4. What do you think the ever-increasing demand for your products tells us about the direction Australians are heading in, in terms of dietary preferences and the swing towards veganism?
Jen: There is a growing niche for non-dairy and vegan-friendly food and very compelling health and humanitarian benefits associated with these lifestyles.
At Dairy-Free Down Under, we’re all about food inclusivity. Everybody deserves a seat at the table and the freedom to enjoy healthy versions of their favourite foods.
Turning a blind eye, or worse still, being judgemental or intolerant to those with dietary restrictions is actually going to make you appear “behind the times” and outdated.
There’s too much politics happening in the area of food – people need to accept that the world is changing and if you’re not providing vegan, dairy-free, gluten-free and GMO-free options, you’ll be left behind. It’s not just about health and ethics – taste counts too. It’s not acceptable to serve food that tastes like cardboard. That’s why our tagline is “a delicious choice”.
Customers who value their health tend to make more conscious buying choices, so it’s also important for them to buy locally. There have been similar products available from overseas manufacturers, but we are the first Australian company to successfully develop and commercialise dairy-free cheese alternatives on a large scale.
5. Lastly, for a health food/product retailer wondering if veganism is just a ‘passing fad’ like a whole lot of other ‘diets’, as someone with first-hand experience of this market, what would your advice be?
Jen: We predict plant-based diets and veganism are only going to increase – it might seem like a passing fad for those who don’t understand the deeper meaning behind it, but it’s definitely not a fad. Ignore it at your peril!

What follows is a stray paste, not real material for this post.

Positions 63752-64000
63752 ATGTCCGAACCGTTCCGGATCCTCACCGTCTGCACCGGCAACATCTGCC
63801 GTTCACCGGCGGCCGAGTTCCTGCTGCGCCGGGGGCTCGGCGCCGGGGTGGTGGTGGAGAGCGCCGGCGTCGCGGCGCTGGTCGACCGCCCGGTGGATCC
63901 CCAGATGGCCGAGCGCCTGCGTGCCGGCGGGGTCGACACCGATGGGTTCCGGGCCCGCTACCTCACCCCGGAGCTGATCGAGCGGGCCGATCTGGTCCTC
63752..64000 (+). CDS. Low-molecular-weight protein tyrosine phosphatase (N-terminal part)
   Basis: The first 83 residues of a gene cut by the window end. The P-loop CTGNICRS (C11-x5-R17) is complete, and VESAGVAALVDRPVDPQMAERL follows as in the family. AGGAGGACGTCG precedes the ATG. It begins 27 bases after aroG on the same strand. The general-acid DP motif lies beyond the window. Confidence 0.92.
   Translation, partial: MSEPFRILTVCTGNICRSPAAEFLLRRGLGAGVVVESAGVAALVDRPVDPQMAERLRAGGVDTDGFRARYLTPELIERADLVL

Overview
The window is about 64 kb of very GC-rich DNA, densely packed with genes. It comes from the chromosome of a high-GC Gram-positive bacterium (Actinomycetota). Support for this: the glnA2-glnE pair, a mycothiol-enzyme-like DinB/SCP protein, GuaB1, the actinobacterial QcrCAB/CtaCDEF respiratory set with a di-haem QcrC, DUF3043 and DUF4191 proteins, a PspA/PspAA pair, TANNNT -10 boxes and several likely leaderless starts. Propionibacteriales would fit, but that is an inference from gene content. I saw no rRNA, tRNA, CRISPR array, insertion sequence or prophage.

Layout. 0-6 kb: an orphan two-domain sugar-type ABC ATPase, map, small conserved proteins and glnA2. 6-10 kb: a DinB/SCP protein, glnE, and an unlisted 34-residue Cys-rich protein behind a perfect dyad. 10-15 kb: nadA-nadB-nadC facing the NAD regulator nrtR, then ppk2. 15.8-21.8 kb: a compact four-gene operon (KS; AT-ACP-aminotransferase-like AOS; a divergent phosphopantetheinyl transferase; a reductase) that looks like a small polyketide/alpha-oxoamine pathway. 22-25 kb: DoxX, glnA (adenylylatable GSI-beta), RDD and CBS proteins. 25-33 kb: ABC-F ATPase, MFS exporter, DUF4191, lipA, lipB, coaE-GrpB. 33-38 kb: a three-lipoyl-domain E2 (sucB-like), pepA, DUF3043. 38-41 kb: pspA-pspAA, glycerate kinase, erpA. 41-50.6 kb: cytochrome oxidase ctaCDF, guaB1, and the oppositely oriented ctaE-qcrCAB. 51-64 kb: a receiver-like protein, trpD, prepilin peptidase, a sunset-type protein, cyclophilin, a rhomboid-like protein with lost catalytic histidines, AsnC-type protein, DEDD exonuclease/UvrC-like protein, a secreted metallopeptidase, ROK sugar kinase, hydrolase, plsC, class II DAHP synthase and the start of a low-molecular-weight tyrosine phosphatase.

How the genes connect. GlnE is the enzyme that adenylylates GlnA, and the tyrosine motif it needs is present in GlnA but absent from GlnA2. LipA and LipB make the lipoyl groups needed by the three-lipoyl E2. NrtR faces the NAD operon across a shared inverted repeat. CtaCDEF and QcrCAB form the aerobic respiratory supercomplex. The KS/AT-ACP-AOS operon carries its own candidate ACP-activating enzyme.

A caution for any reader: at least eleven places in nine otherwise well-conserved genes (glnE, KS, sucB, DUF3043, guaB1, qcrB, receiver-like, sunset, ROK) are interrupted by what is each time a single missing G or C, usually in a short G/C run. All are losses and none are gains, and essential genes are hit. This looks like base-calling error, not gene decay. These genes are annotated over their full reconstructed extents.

Businesses like Dairy-Free Down Under make a huge difference in the accessibility of dairy-free products and they’re helping more people make the switch to dairy-free or plant-based diets.
The vegan community is very united, passionate and strong. As more documentaries and films are being released about the meat industry and more glowy influencers come out as vegan, more will get on-board the plant-based movement. Even if they’re not 100 per cent vegan, many people simply aspire to eat more plants because it’s better for their health and the environment.
I think we could all be more inclusive by creating meals that are vegan-friendly or dairy-free at social gatherings so people feel like they’re part of the gathering and not expected to eat something that doesn’t make them feel good either mentally or physically. If more people show genuine interest about “why” people choose to eat the way they do, rather than focusing on the “what”, we believe it would result in increased food harmony and acceptance. It doesn’t have to be complicated, after all, diversity is the spice of life!